The Pan-American Highway is the world’s longest continuous road system, stretching 30,000 miles from the northern tip to the southern terminus. Starting at the very top of North America in the small arctic town of Deadhorse, Alaska, the road ends at the bottom of South America in the city of Ushuaia, Argentina. It crosses a dozen countries and hundreds of ecosystems, while following a mix of pavement and dirt roads. For many road warriors, it’s not just on their bucket list, it’s at the very top of it.
James Barkman, a good friend and fellow dirtbag, spent a year and a half riding the entirety of the route on a motorcycle, with two of his closest friends. They stopped along the way to climb some of the tallest and most challenging peaks in both North and South America, including Denali, Robson, and many in Peru.
Inspired by his journey and sense of adventure, I sat down with him to learn more about the trip and lessons he learned along the way.
Where did you get the idea?
I credit the whole idea to Allen, who for years had dreamed of riding from Alaska to Argentina. The day he graduated college we hopped on our bikes and headed for Alaska.
Who came along for the ride?
My fellow riders were two friends from childhood, Allen and Jeremy. We grew up together; I’ve known both of them almost as long as I can remember.
What kind of skills did you have going into the trip?
None of us had done anything longer than a week-long motorcycle trip prior to leaving, although we each had years of experience on bikes. It’s hard to prepare for something like the Pan Am. I started rock climbing when I was around 17, but had only started pursuing alpine and mountaineering objectives a few years before.
When it came to climbing, I was the most experienced out of the group but it’s safe to say we were all relatively green – the trip was very much a maiden voyage for all of us.
Did you ever get close to quitting and just flying home?
A few times, for sure. Going into the trip, I knew it was going to be hard, but I didn’t know how hard. I was always determined to finish come hell or high water. Climbing back to back mountains off a motorcycle for 17 months is exhausting physically, mentally, and emotionally. Allen suffered from some weird health issues in South America, and relational dynamics can get pretty challenging especially when you’re dealing with dangerous and stressful situations. Carving out a year and a half of my life for the trip required a lot of energy and sacrifice, and I think that kept me motivated to actually finish and make it worthwhile.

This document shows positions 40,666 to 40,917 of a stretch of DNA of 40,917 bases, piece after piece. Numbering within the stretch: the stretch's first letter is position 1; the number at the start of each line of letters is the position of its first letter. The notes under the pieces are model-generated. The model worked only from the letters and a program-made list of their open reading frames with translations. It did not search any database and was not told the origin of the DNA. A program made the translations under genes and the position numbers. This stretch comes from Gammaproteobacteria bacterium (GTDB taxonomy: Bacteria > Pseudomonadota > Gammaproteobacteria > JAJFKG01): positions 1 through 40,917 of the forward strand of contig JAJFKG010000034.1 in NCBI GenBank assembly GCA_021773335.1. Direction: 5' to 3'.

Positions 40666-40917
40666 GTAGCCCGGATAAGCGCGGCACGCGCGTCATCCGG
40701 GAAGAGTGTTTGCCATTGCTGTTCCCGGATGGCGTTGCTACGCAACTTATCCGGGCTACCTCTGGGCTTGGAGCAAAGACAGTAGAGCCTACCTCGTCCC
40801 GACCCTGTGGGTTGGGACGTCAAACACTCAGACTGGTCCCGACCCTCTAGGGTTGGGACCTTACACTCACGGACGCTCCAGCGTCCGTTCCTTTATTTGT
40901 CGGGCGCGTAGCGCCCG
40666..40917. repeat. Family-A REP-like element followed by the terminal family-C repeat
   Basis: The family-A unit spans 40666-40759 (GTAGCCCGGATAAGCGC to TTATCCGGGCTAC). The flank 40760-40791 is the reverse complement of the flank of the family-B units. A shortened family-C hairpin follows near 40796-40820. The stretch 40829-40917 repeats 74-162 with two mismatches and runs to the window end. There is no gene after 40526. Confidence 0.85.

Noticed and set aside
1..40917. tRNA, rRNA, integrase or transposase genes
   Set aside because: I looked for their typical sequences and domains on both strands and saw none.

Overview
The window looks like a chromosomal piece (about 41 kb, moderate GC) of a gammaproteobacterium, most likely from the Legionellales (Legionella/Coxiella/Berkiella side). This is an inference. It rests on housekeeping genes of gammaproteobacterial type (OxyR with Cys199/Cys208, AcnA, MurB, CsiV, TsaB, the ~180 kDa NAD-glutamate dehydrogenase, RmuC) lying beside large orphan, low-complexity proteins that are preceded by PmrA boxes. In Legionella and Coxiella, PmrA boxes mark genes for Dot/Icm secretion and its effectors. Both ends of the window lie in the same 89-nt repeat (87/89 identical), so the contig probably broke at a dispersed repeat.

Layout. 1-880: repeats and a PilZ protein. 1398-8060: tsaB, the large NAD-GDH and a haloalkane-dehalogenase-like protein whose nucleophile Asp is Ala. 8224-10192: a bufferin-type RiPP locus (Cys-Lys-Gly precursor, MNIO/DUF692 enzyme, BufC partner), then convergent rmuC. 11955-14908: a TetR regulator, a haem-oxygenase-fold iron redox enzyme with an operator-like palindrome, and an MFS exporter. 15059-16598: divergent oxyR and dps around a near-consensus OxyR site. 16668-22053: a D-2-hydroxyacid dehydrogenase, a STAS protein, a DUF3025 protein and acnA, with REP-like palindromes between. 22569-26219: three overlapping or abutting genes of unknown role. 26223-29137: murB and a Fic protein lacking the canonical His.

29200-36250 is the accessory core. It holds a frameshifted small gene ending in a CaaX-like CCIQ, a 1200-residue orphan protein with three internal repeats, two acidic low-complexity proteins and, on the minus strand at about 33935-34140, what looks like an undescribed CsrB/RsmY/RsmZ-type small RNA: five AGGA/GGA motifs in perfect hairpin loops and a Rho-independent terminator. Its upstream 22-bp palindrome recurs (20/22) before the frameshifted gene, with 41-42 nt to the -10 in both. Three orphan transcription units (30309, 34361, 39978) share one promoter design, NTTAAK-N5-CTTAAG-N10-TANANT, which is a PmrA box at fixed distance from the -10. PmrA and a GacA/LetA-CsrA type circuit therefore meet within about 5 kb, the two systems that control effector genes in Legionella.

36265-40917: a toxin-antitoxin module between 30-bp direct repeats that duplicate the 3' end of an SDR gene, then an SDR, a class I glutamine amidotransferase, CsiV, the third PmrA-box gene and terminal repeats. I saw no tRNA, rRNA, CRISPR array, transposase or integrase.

What about some highlights?
Man, there are too many highlights to choose from, but some favorite memories are riding through flooded salt flats in Bolivia, crossing high elevation passes in South America, bathing in the freezing Yukon river, sleeping under the northern lights, camping at hot springs in the fall – moments that made you forget the rest of the world existed. Those types of moments are so much more rewarding when so much effort went into creating and discovering them.
Any bad moments?
The bad? Too many as well! We got caught in an avalanche in Peru and I had to give Jeremy mouth to mouth for 5 minutes until he started breathing. That was a terrifying experience. The ride to Deadhorse in the Arctic was probably the most miserable thing any of us had ever done due to freezing temperatures, challenging and dangerous riding conditions, breakdowns, and fried nerves. I think any type of intense situation that burns everybody’s ability to stay patient and understanding leads to some heavy moments, and there were plenty of those.
What were the most useful pieces of gear?
Traveling through so many different climates makes choosing the proper sleeping gear a tricky one. Therm-a-Rest’s ultralite gear was a total game changer, as paired together they form a zero-degree setup but can be used individually, and still take up less space than most zero-degree bags. The Hyperion 20-degree bag and Vesper 20-degree quilt gave the versatility to stay comfortable in sweltering jungles or at 18,000-foot high camps in the Andes.
How many showers did you take when you got home?
Showers were almost becoming a distant memory when we got back. I think I’ve taken a hot shower every day since I got back to the states, and I’ll never take them for granted again.
Summing up a year and a half is nearly impossible, but give me a few things you learned?
One life lesson I think I really walked away with was that without the right people, experiences are often shallow and won’t leave you fulfilled in and of themselves. Adventure is best found in the context of community and relationships, you need both. It’s a little cliche I guess, but as someone who has often tended to pursue experiences over people, the trip helped me balance out the scales a little bit more.
Would you recommend the route to others?
I would absolutely recommend it. Riding the Pan Am was the craziest thing I’ve ever done. You could spend a lifetime in every country or area along the way and not even come close to experiencing everything that it has to offer. And if I did it all over again, I’d choose the same bike (1996 Suzuki DR650).
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